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NASA performs another test of Orion’s parachute system

Orion's parachute system completes the seventh drop in a series of eight qualification tests. Photo Credit: NASA

Orion’s parachute system completes the seventh drop in a series of eight qualification tests. Photo Credit: NASA

Last week, NASA tested the parachute system for the space agency’s Orion spacecraft, which is being designed to send astronauts into deep space in the 2020s.

The July 12, 2018, test took place at the U.S. Army Proving Ground in Yuma, Arizona, and was the seventh drop in a series of eight qualification tests, according to NASA. The space agency’s engineers are using these evaluations to certify Orion’s parachutes for crewed missions.

An artist's rendering of the full Orion spacecraft in orbit. The cone-shaped command module in the front of the vehicle is the only part that is designed to return to Earth intact. Image Credit: NASA

An artist’s rendering of the full Orion spacecraft in orbit. The truncated cone-shaped command module in the front of the vehicle is the only part that is designed to return to Earth intact. Image Credit: NASA

For this particular evaluation, a dart-shaped test article was used. The space agency said this was the final test using that device and the next test, scheduled for September, will used a capsule-shaped test article.

NASA said this drop was used to demonstrate the parachute system’s robustness. It involved flying the article to an altitude of about 6.6 miles (10.6 kilometers) to drop from an aircraft. This altitude allowed it to generate enough speed to simulate forces almost twice as much on the main chutes as would occur during a nominal descent.

According to NASA, the system has 11 parachutes in total—three forward-bay cover parachutes, two drogue parachutes, three pilot parachutes and three main parachutes. These are designed to reduce a returning capsule’s speed after reentry to support a safe ocean splashdown, the space agency said.

Once deployed, each of the main parachutes are designed expand to 116 feet (35 meters) in diameter. However, they are packed into containers aboard Orion that are the size of a large suitcase. To get to that small of a size, NASA said the chutes are compacted with hydraulic presses with forces of up to 80,000 pounds (36,000 kilograms) before being baked for two days and vacuumed sealed. The space agency said this gives the parachutes a density of about 40 pounds per cubic foot (640 kilograms per cubic meter)—roughly the same as wood from an oak tree.

At about 16 feet (five meters) in diameter and 11 feet (3.3 meters) tall, the Orion capsule is being designed to send people beyond low-Earth orbit for the first time since 1972. It’s first test flight was in December of 2014. Launched atop a Delta IV rocket, the two-orbit Exploration Flight Test 1 (EFT-1) mission was sent as high as 3,600 miles (5,800 kilometers) to test the crafts heat shield, parachutes, computers and other items as they re-entered Earth’s atmosphere at near-lunar velocities.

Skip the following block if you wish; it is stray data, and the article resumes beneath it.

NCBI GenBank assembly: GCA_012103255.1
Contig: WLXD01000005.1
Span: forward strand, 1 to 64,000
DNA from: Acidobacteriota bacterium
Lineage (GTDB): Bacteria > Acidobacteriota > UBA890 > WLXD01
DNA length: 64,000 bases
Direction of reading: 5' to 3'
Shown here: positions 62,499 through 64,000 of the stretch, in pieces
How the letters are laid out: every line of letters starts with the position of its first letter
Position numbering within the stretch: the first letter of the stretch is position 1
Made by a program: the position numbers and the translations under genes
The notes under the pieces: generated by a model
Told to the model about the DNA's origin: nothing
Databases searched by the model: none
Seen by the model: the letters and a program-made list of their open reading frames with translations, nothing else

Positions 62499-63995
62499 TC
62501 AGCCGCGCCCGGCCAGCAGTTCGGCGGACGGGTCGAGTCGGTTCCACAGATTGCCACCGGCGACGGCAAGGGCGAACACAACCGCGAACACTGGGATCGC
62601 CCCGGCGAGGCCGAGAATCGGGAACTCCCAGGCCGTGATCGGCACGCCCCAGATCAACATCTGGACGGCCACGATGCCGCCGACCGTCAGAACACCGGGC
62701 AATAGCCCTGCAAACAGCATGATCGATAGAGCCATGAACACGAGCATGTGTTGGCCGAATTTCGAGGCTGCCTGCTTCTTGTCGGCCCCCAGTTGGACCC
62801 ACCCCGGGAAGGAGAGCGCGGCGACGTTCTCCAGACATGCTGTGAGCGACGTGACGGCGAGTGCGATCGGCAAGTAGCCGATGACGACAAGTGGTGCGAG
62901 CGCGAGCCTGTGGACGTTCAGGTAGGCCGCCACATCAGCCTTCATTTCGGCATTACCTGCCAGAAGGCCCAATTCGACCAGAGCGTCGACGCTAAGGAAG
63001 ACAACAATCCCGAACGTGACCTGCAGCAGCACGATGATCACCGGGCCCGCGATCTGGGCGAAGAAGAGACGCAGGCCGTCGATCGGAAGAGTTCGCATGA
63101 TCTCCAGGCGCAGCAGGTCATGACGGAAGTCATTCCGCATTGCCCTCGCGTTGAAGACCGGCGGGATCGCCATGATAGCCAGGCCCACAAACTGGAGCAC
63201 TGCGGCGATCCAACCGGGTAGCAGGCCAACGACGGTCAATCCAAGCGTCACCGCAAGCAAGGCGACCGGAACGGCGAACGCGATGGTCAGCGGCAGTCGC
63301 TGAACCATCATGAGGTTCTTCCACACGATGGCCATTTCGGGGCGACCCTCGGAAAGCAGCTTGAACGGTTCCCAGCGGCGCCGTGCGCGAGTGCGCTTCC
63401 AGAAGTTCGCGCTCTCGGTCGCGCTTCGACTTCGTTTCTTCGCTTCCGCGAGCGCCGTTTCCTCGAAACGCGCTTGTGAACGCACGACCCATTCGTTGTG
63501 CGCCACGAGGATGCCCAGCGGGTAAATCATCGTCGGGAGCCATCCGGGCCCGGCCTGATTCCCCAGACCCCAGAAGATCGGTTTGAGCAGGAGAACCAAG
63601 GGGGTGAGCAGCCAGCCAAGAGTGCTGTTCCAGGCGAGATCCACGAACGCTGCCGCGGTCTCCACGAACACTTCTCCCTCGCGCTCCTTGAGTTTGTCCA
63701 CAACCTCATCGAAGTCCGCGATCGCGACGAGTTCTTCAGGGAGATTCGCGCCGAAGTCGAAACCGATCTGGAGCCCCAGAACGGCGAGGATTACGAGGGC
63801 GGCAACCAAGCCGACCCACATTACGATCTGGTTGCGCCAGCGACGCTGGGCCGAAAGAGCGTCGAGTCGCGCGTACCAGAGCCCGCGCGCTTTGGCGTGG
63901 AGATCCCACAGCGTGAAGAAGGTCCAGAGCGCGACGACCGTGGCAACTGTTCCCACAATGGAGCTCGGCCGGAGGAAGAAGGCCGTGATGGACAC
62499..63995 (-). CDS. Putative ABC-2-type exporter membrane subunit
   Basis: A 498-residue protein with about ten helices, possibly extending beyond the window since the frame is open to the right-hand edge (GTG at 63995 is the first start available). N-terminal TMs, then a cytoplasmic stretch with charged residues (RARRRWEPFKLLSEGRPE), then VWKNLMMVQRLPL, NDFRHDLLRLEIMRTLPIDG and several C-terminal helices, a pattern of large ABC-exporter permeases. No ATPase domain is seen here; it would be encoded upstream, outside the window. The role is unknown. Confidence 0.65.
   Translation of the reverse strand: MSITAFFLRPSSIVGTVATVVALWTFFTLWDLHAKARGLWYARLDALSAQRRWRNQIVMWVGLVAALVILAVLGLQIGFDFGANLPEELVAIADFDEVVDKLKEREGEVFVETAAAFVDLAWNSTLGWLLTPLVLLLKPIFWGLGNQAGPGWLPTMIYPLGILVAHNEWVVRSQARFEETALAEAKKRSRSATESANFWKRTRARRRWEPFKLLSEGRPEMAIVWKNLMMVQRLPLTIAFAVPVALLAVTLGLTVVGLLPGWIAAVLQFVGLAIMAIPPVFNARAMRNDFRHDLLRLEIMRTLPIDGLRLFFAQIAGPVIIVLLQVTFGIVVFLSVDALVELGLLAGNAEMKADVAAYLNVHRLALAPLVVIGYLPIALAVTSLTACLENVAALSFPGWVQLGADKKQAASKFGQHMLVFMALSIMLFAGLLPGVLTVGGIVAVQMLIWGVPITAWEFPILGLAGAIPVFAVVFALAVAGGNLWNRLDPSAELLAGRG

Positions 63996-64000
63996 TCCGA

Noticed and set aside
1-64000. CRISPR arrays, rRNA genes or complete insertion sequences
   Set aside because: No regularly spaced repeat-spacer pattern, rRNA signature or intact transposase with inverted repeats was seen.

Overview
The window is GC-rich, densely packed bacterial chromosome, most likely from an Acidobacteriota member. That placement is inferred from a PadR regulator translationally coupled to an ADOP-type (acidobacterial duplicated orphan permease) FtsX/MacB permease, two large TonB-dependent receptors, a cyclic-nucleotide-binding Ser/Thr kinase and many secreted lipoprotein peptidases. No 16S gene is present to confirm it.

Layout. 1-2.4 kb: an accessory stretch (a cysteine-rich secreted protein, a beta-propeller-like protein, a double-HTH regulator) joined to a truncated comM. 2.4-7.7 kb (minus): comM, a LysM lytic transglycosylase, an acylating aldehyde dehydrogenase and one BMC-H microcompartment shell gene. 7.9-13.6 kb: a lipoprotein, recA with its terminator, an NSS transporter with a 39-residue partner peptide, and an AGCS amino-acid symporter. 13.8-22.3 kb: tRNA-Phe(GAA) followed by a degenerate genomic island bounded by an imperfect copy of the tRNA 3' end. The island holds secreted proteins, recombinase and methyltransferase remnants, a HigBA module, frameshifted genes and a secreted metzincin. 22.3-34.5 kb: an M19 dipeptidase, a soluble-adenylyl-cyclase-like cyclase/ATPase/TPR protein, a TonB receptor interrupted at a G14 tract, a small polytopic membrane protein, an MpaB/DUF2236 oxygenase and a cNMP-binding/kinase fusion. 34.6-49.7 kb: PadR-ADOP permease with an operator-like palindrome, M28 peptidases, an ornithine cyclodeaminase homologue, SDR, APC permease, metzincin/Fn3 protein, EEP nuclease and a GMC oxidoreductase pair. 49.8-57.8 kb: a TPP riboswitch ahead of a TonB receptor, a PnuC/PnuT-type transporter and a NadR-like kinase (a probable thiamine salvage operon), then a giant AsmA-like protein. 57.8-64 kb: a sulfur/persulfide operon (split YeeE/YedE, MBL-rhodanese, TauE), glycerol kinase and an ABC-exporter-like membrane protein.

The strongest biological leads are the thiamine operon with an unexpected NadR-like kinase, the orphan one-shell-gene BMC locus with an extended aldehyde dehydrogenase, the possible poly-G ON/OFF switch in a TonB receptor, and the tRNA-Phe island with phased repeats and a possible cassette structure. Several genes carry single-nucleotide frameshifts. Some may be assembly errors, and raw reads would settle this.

The second flight of an Orion spacecraft, Exploration Mission 1 (EM-1), is set to launch atop the massive Space Launch System (SLS) that NASA is also developing. That mission, which will not have people on board, will be the first SLS flight and is currently scheduled for sometime in 2020. However, it has been delayed several times from its original 2017 target.

EM-2—the third test flight of the capsule design—is expected to send people to cislunar space sometime in 2023. However, like EM-1, that date could change pending delays in development.

Video courtesy of NASA

 

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Derek Richardson has a degree in mass media, with an emphasis in contemporary journalism, from Washburn University in Topeka, Kansas. While at Washburn, he was the managing editor of the student run newspaper, the Washburn Review. He also has a blog about the International Space Station, called Orbital Velocity. He met with members of the SpaceFlight Insider team during the flight of a United Launch Alliance Atlas V 551 rocket with the MUOS-4 satellite. Richardson joined our team shortly thereafter. His passion for space ignited when he watched Space Shuttle Discovery launch into space Oct. 29, 1998. Today, this fervor has accelerated toward orbit and shows no signs of slowing down. After dabbling in math and engineering courses in college, he soon realized his true calling was communicating to others about space. Since joining SpaceFlight Insider in 2015, Richardson has worked to increase the quality of our content, eventually becoming our managing editor. @TheSpaceWriter

Reader Comments

What better contrast could be made.

SpaceX launching three rockets in 11 days versus “NASA performs another test of Orion’s parachute system”.

SpaceX offered a system beyond parachutes but the bureaucracy of NASA killed it. They no longer lead, they just impede.

Certainly NASA is just a shadow of its former self.

SpaceX rockets are not designed for deep space, nor are they carrying humans. I’m all for caution. We cannot afford failure.

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